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28 Jan 2008 15:41
There is a mismatch in South Africa’s economy between the structural direction in which it is headed and its current skills profile, says Dr Azar Jammine, director and chief economist of Econometrix.
Jammine says that while the economy is creating 194 000 jobs, according to formal-sector statistics, 368 000 students passed matric last year.
“You can see the problem—we are not creating enough jobs,” he emphasises.
While the economy is clearly headed in the direction of a need for skilled labour via advances in the tertiary sector, the sectors that employ large numbers of unskilled labour—mining and agriculture—are declining in importance.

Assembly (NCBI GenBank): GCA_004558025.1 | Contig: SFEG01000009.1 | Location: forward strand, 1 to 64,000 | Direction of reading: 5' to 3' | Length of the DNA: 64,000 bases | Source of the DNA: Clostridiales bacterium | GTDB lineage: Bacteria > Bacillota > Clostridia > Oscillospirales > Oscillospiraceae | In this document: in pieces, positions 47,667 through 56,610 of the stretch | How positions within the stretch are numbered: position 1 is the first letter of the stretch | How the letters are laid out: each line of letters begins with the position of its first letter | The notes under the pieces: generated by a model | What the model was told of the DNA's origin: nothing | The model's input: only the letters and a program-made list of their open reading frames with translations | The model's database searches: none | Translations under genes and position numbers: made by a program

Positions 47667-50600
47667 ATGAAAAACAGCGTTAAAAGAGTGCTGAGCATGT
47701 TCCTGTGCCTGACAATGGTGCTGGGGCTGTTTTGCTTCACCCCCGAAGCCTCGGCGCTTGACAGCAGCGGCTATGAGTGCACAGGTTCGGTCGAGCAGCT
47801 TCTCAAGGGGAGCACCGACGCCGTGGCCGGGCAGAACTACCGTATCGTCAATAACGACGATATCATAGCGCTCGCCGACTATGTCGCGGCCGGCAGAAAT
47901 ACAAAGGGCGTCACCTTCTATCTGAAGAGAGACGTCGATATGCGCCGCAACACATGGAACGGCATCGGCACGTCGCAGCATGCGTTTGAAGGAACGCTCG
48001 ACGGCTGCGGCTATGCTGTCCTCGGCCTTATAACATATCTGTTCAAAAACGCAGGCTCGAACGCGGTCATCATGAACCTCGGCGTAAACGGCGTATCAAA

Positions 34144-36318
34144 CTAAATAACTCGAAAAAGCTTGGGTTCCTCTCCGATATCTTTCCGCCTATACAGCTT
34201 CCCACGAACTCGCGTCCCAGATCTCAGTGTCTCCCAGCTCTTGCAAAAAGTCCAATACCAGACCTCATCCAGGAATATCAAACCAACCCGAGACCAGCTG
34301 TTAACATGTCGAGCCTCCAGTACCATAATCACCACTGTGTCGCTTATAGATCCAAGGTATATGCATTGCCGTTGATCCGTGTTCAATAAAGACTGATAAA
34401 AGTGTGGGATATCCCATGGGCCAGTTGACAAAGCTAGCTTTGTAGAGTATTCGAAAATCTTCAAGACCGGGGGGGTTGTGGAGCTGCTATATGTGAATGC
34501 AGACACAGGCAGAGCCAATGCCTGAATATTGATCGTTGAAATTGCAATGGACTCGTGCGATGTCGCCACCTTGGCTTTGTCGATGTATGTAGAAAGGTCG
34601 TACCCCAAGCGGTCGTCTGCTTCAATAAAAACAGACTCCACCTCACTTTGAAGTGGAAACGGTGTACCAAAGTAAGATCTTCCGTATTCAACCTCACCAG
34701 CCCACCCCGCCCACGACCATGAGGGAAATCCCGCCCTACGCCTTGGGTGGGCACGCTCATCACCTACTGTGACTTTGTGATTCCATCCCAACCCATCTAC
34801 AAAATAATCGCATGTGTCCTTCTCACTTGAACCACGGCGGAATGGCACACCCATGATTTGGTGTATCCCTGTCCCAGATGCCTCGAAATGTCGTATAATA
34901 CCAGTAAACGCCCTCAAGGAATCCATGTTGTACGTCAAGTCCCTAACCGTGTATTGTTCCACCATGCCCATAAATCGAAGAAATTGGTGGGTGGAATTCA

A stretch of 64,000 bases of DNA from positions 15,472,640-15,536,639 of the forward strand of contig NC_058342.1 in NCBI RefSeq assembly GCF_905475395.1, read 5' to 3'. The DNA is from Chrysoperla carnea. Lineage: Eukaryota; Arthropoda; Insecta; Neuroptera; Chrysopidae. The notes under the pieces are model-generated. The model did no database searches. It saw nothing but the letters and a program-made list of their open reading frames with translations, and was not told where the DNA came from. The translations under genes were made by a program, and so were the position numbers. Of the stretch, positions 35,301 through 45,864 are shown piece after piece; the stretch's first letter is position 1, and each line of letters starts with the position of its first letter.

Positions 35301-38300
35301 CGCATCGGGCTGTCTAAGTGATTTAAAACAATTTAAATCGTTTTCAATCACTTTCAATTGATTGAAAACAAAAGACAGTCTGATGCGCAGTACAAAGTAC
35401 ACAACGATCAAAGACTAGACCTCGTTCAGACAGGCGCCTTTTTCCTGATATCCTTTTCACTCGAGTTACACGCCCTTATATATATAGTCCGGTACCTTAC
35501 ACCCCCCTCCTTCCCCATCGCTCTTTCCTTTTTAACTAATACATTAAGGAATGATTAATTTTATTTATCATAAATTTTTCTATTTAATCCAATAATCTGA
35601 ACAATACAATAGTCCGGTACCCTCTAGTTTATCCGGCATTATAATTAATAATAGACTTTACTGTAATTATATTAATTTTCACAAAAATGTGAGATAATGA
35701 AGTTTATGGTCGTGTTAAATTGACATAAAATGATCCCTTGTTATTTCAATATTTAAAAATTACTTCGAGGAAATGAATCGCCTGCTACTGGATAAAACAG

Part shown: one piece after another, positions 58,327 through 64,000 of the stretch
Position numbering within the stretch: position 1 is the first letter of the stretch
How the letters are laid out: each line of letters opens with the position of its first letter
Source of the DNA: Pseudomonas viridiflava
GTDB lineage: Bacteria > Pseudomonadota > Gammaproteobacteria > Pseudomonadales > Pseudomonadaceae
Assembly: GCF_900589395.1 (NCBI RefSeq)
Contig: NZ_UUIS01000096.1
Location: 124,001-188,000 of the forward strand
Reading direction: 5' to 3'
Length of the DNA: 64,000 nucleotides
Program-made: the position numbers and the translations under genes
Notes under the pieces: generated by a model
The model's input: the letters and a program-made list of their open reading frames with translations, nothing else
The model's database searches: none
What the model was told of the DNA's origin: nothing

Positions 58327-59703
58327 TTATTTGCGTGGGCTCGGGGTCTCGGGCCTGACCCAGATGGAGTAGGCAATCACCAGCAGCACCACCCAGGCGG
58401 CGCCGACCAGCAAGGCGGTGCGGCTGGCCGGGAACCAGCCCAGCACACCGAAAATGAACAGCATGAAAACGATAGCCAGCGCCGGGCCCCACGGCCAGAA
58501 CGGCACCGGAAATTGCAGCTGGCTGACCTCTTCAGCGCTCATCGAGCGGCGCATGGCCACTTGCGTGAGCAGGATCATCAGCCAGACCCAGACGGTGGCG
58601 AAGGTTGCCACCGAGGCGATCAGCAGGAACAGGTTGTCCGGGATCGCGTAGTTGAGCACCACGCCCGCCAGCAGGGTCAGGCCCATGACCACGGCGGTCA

Analysing South Africa’s Labour Force Survey, Jammine notes that fewer than 400 000 jobs were created over six years. Notably, he points out that 455 000 jobs were lost in agriculture over those six years.
“This also gives reason to doubt the effect of minimum-wage legislation introduced in 2000 for farmworkers. This is very different from the way they work in China,” he adds.
“The level of employment is not commensurate with growth,” he says. “The sad part is that notwithstanding relatively rapid GDP [at 5%], the amount of jobs being created remains very disappointing.”—I-Net Bridge
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